A panel of food safety and nutrition experts agreed with the preliminary findings of the Food and Drug Administration, saying it would be "premature" to remove rice from consumer diets following a Consumer Reports article on "Arsenic in Your Food."
The FDA is analyzing 1,000 samples of rice and rice products to determine "what limits and other steps are needed to reduce exposure to arsenic in rice and rice products." The FDA aims to complete its analysis of the samples by the end of the year and then conduct a "full risk assessment and update recommendations as necessary."
The EPA currently considers 10 parts per billion of arsenic safe in drinking water. The Consumer Reports article applied a 5 ppb standard to rice and urged the government to set lower limits while urging consumers to "limit their rice consumption."
Meanwhile, health experts joined the USA Rice Federation in a teleconference on Wednesday, Sept. 20, 2012, to take exception to the Consumer Reports article and its recommendations to limit rice consumption.
Tanya Remer Altmann, a pediatrician, mother of two boys and a best-selling author, called rice "an important part of a healthy diet for infants and children" and cautioned parents against removing rice from their children's diet. "I do believe rice is safe." It is fortified with iron and zinc and is the least allergenic of the cereals.
Pointing out that "arsenic is found in every food group," Julie Jones, professor emeritus at the College of St. Catherine in St. Paul, Minn., echoed the pediatrician's comments. She points to the benefits that eating rice has on health. "I wished people would focus on the real risk," she says. "The real risk lies in our food choices … Having a good diet is your best defense against arsenic. Just because arsenic is in a product doesn't mean that it's being absorbed."
James Coughlin, an independent food, nutritional and chemical toxicology consultant based in Orange County, Calif., says arsenic is in the soil, water and air and "can't be avoided."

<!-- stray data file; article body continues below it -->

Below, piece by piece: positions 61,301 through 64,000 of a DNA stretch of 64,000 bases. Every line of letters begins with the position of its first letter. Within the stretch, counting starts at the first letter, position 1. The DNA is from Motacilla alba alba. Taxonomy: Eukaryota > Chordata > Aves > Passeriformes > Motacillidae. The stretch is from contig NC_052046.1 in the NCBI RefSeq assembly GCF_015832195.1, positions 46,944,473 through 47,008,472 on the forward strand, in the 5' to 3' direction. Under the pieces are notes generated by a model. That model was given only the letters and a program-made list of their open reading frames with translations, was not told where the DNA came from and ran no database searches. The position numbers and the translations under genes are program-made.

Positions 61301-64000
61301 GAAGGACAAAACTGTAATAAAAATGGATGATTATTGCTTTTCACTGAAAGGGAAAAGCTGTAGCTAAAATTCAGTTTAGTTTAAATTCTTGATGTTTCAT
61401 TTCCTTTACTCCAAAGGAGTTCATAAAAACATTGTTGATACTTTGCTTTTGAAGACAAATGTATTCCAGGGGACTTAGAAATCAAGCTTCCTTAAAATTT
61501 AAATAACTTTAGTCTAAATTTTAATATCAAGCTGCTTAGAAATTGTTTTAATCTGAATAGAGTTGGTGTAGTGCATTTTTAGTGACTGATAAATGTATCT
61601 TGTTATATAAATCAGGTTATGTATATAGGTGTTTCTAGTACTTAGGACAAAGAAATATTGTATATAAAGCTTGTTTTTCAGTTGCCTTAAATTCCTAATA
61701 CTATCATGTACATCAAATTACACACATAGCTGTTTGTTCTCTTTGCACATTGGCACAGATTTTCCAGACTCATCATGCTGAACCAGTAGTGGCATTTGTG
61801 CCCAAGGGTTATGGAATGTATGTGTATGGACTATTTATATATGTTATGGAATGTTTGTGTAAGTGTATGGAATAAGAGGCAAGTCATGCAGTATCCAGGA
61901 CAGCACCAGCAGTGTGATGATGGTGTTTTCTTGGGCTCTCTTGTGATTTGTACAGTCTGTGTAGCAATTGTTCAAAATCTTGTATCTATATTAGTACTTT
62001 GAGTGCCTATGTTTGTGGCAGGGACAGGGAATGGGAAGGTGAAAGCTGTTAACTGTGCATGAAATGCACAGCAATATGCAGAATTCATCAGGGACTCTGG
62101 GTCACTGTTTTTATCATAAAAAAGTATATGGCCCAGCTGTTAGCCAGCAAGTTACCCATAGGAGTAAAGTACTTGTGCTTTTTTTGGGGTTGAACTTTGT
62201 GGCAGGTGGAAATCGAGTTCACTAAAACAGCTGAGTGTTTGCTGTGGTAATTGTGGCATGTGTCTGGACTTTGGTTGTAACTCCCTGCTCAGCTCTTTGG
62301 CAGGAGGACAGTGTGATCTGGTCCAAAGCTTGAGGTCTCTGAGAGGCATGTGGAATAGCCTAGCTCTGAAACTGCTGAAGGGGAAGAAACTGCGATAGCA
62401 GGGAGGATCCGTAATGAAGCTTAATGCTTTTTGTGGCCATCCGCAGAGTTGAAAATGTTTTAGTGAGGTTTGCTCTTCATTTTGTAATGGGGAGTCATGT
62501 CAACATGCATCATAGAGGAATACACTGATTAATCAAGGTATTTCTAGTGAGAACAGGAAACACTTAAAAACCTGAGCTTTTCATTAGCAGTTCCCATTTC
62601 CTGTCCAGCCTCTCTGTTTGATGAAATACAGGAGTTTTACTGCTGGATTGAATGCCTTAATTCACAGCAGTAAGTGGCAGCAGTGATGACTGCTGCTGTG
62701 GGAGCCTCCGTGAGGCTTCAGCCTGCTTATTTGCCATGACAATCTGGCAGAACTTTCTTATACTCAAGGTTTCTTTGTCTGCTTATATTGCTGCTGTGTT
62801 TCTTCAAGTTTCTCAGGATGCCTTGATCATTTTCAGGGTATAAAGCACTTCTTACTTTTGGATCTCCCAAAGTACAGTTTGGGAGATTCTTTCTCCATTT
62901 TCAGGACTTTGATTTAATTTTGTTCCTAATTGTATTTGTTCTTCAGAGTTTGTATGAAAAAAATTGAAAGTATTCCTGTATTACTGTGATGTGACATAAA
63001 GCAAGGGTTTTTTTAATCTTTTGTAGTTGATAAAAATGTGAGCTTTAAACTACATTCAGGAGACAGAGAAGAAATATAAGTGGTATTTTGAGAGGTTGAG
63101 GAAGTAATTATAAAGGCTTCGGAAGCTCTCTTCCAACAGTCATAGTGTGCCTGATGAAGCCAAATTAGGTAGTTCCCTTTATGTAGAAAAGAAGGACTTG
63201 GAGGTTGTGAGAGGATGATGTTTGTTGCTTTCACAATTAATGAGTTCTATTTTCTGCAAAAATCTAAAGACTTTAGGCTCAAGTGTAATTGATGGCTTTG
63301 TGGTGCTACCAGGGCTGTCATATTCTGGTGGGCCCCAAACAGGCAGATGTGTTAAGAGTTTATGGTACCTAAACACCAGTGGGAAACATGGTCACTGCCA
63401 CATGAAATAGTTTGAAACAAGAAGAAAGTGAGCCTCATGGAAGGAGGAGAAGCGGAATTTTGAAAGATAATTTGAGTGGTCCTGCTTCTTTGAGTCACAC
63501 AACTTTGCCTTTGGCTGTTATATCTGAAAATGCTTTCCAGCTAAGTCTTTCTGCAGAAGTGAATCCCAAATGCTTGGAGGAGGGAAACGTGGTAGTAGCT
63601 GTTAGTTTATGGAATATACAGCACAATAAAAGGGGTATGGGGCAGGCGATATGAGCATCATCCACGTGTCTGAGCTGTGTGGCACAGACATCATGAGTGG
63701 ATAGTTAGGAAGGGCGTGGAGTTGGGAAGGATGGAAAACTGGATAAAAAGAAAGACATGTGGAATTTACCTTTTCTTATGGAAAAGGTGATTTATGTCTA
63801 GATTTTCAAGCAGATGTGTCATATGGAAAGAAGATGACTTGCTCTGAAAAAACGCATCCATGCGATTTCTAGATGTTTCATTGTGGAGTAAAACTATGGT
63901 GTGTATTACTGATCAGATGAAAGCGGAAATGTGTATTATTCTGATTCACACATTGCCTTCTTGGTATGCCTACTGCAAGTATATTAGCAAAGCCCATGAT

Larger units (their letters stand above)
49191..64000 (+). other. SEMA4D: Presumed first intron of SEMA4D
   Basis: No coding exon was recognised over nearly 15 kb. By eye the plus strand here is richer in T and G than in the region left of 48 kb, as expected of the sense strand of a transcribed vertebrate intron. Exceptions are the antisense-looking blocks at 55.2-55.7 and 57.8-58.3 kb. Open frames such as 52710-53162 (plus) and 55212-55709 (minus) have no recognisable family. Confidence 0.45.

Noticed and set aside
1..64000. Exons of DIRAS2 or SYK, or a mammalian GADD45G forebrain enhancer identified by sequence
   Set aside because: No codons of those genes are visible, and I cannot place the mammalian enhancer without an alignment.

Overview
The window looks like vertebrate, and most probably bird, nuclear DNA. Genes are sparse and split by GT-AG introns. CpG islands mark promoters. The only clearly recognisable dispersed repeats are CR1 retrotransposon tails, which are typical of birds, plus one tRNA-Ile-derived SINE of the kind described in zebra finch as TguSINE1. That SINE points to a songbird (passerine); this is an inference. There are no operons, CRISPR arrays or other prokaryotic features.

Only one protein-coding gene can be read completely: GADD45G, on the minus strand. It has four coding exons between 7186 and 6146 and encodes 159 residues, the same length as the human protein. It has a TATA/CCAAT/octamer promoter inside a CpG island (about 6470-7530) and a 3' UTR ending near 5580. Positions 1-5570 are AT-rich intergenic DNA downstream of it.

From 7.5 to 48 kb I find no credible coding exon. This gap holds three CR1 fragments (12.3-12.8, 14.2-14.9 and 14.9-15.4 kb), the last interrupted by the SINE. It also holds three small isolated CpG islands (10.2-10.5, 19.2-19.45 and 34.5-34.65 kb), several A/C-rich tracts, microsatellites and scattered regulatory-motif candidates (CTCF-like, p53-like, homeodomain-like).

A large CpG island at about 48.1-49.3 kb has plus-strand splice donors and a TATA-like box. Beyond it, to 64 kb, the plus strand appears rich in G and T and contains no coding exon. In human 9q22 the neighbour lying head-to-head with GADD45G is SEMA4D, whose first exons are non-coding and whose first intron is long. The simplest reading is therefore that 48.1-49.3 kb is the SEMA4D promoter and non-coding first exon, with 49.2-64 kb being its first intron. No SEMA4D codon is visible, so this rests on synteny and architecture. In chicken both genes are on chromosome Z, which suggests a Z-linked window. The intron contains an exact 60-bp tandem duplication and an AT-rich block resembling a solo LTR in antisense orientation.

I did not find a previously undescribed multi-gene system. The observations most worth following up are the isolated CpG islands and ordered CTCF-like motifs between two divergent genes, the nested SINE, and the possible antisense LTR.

Arsenic comes in two forms: organic and inorganic. The word "organic" should not be confused with "organic farming."
Enzymes in the body detoxify the inorganic arsenic—the form that's been associated with long term health effects--convert it to its organic form and ship it off kidney, where it leaves the body through urine. "I don't believe there's any issue with arsenic because of detoxification in the body," Coughlin says.
Pointing to no link between arsenic levels and increased disease in Japan, which eats five times more rice per day than U.S. consumers, Coughlin says the standard of 10 parts per billion in drinking water is "generally safe.
"That (10 parts per billion) translates into 10 micrograms per liter of water," Coughlin says. The daily intake of rice in the U.S. is a third of a cup, Coughlin says. "That's 1 to 2 micrograms of arsenic per day. I take a lot of comfort in that number. A day's consumption of rice is 10 to 20 times safer" than what the FDA says is currently acceptable in relation to arsenic.
While continuing to study the issue, the FDA says there's an "absence of the necessary scientific data that shows a causal relationship between those who consume higher levels of rice and rice products and the type of illnesses usually associated with arsenic.
The EU's Codex Commission has been studying the issue for more than three years. Codex decided in March to study the issue for two more years before issuing maximum levels for arsenic, Coughlin says. Study is focusing on organic and inorganic forms of arsenic.
The FDA is working in parallel with most other governments, Coughlin says.
Meanwhile, the U.S. rice industry is working with researchers and end users as well, looking at breeding methods as well as agronomic practices to reduce the arsenic uptake in rice, says Anne Banville, USA Rice Federation vice president for domestic promotion.
For more information: www.arsenicfacts.usarice.com and the FDA's Web site at www.fda.gov.